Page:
HOME |  CULT MOVIES | COMPETITIONS | ADVERTISE |  CONTACT US |  ABOUT US
 
 
 
Newest Reviews
Tyger Tyger
Filmmaker's House, The
Man Standing Next, The
Rock, Paper and Scissors
Batman: The Long Halloween Part One
Salaam Bombay!
Boss Level
My Heart Can't Beat Unless You Tell It To
Edge of the World
PTU
Superdeep
Insignificance
Treasure City
Piccadilly
Parallel
Invasión
Shiva Baby
Flowers of Shanghai
War and Peace
Agony
Merrily We Go to Hell
Ellie & Abbie (& Ellie's Dead Aunt)
Amusement Park, The
Lemebel
Hands of Orlac, The
Cats
Death has Blue Eyes
Caveat
Kala Azar
Duplicate
Flashback
Gunda
After Love
Earwig and the Witch
Zebra Girl
Skull: The Mask
Vanquish
Bank Job
Drunk Bus
Homewrecker
   
 
Newest Articles
Sherlock vs Ripper: Murder by Decree on Blu-ray
That Ol' Black Magic: Encounter of the Spooky Kind on Blu-ray
She's Evil! She's Brilliant! Basic Instinct on Blu-ray
Hong Kong Dreamin': World of Wong Kar Wai on Blu-ray
Buckle Your Swash: The Devil-Ship Pirates on Blu-ray
Way of the Exploding Fist: One Armed Boxer on Blu-ray
A Lot of Growing Up to Do: Fast Times at Ridgemont High on Blu-ray
Oh My Godard: Masculin Feminin on Blu-ray
Let Us Play: Play for Today Volume 2 on Blu-ray
Before The Matrix, There was Johnny Mnemonic: on Digital
More Than Mad Science: Karloff at Columbia on Blu-ray
Indian Summer: The Darjeeling Limited on Blu-ray
3 from 1950s Hollyweird: Dr. T, Mankind and Plan 9
Meiko Kaji's Girl Gangs: Stray Cat Rock on Arrow
Having a Wild Weekend: Catch Us If You Can on Blu-ray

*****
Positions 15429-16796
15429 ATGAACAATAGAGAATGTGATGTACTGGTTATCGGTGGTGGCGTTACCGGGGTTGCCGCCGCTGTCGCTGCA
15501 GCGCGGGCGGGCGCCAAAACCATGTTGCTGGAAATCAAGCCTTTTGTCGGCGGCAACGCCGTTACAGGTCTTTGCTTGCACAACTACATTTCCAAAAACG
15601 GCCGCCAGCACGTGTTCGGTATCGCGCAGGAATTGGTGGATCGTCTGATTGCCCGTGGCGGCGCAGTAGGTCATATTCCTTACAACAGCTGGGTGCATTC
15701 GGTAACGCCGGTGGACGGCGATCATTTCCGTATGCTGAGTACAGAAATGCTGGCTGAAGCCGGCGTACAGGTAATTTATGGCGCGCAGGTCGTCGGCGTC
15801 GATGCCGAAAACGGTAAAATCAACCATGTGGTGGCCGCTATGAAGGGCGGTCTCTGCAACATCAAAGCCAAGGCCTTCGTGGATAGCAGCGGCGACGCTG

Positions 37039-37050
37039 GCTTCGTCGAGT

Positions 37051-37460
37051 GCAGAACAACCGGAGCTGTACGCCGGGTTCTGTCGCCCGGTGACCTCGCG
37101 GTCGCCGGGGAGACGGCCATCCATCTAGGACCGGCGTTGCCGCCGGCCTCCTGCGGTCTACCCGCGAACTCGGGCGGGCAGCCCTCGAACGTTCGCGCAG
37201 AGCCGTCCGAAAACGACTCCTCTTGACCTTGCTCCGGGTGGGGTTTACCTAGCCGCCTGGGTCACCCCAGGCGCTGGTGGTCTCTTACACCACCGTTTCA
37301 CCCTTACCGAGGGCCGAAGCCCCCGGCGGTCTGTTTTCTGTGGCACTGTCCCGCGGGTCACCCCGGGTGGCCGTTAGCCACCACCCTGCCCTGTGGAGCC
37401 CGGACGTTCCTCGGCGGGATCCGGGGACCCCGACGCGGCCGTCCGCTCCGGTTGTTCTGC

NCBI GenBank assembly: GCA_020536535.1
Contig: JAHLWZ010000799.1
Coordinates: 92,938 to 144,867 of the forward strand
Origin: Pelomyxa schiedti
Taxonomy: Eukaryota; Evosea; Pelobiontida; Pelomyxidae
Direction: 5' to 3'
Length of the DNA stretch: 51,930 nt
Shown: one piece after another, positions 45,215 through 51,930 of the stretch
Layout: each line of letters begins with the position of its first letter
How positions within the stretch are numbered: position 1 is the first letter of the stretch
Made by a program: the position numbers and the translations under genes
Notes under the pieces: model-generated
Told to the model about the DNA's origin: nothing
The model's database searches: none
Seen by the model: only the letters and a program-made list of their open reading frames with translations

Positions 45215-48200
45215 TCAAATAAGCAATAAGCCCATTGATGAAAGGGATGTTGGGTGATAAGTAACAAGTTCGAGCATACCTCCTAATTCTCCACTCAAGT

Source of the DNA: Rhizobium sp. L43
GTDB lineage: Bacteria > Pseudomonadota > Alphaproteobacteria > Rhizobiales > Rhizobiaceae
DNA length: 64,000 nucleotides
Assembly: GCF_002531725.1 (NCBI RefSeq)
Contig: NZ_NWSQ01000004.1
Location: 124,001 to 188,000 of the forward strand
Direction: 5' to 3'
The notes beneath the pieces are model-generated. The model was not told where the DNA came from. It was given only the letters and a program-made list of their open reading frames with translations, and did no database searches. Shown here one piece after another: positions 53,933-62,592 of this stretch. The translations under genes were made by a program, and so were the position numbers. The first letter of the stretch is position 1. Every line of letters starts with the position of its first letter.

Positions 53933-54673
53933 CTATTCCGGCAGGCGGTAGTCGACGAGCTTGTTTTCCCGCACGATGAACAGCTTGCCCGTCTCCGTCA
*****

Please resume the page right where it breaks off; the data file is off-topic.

The Drifters: Star Lucie Bourdeu Interview
Meiko Kaji Behind Bars: Female Prisoner Scorpion on Arrow
The Horror of the Soviets: Viy on Blu-ray
Network Double Bills: Tarka the Otter and The Belstone Fox
Network Double Bills: All Night Long and Ballad in Blue
Chew Him Up and Spit Him Out: Romeo is Bleeding on Blu-ray
British Body Snatchers: They Came from Beyond Space on Blu-ray
Bzzzt: Pulse on Blu-ray
The Tombs Will Be Their Cities: Demons and Demons 2 on Arrow
Somebody Killed Her Husband: Charade on Blu-ray
   
 
  Who Goes There! Disgrace And Favour
Year: 1952
Director: Anthony Kimmins
Stars: Nigel Patrick, Valerie Hobson, Peggy Cummins, Anthony Bushell, A.E. Matthews, George Cole, Joss Ambler
Genre: ComedyBuy from Amazon
Rating:  5 (from 1 vote)
Review: Miles Cornwall (Nigel Patrick) lives in a Grace and Favour house in London next to St. James's Palace, which is technically the house given to his father, who also works for the British Government, and his sister Alex (Valerie Hobson) lives with them. But that arrangement may not continue for much longer since Miles has been posted to a different location, this one abroad: he did have the chance to go to Washington D.C. in the United States, which he would have been delighted to do, only thanks to Alex's intervention and concern for his moral upkeep she has arranged it so that he stays well away from those American women and will instead be sent to the Arctic Circle, which he is less enthused about. However, that night a new possibility arises, for wouldn't Miles be better off with a nice Irish colleen?